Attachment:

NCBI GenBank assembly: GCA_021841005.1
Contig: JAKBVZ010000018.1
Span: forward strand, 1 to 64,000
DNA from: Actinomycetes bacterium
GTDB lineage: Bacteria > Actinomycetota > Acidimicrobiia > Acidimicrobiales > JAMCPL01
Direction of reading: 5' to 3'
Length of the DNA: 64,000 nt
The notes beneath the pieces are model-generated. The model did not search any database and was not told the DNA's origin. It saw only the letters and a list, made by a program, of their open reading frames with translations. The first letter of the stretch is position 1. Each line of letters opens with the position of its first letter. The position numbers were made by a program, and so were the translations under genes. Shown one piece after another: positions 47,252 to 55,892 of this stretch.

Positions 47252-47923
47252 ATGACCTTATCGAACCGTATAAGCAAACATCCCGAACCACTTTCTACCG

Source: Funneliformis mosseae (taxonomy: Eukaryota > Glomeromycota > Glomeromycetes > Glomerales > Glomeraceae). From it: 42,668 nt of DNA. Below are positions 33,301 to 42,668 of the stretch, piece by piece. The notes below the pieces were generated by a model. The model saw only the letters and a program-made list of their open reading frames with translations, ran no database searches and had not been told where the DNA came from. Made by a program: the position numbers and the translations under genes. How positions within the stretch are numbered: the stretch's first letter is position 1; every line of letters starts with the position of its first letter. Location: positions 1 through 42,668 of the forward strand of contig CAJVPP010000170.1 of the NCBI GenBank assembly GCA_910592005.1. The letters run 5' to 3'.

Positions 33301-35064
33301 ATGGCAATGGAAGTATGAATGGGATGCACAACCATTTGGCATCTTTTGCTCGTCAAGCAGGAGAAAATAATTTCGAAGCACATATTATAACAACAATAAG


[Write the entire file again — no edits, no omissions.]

NCBI GenBank assembly: GCA_021841005.1
Contig: JAKBVZ010000018.1
Span: forward strand, 1 to 64,000
DNA from: Actinomycetes bacterium
GTDB lineage: Bacteria > Actinomycetota > Acidimicrobiia > Acidimicrobiales > JAMCPL01
Direction of reading: 5' to 3'
Length of the DNA: 64,000 nt
The notes beneath the pieces are model-generated. The model did not search any database and was not told the DNA's origin. It saw only the letters and a list, made by a program, of their open reading frames with translations. The first letter of the stretch is position 1. Each line of letters opens with the position of its first letter. The position numbers were made by a program, and so were the translations under genes. Shown one piece after another: positions 47,252 to 55,892 of this stretch.

Positions 47252-47923
47252 ATGACCTTATCGAACCGTATAAGCAAACATCCCGAACCACTTTCTACCG

Source: Funneliformis mosseae (taxonomy: Eukaryota > Glomeromycota > Glomeromycetes > Glomerales > Glomeraceae). From it: 42,668 nt of DNA. Below are positions 33,301 to 42,668 of the stretch, piece by piece. The notes below the pieces were generated by a model. The model saw only the letters and a program-made list of their open reading frames with translations, ran no database searches and had not been told where the DNA came from. Made by a program: the position numbers and the translations under genes. How positions within the stretch are numbered: the stretch's first letter is position 1; every line of letters starts with the position of its first letter. Location: positions 1 through 42,668 of the forward strand of contig CAJVPP010000170.1 of the NCBI GenBank assembly GCA_910592005.1. The letters run 5' to 3'.

Positions 33301-35064
33301 ATGGCAATGGAAGTATGAATGGGATGCACAACCATTTGGCATCTTTTGCTCGTCAAGCAGGAGAAAATAATTTCGAAGCACATATTATAACAACAATAAG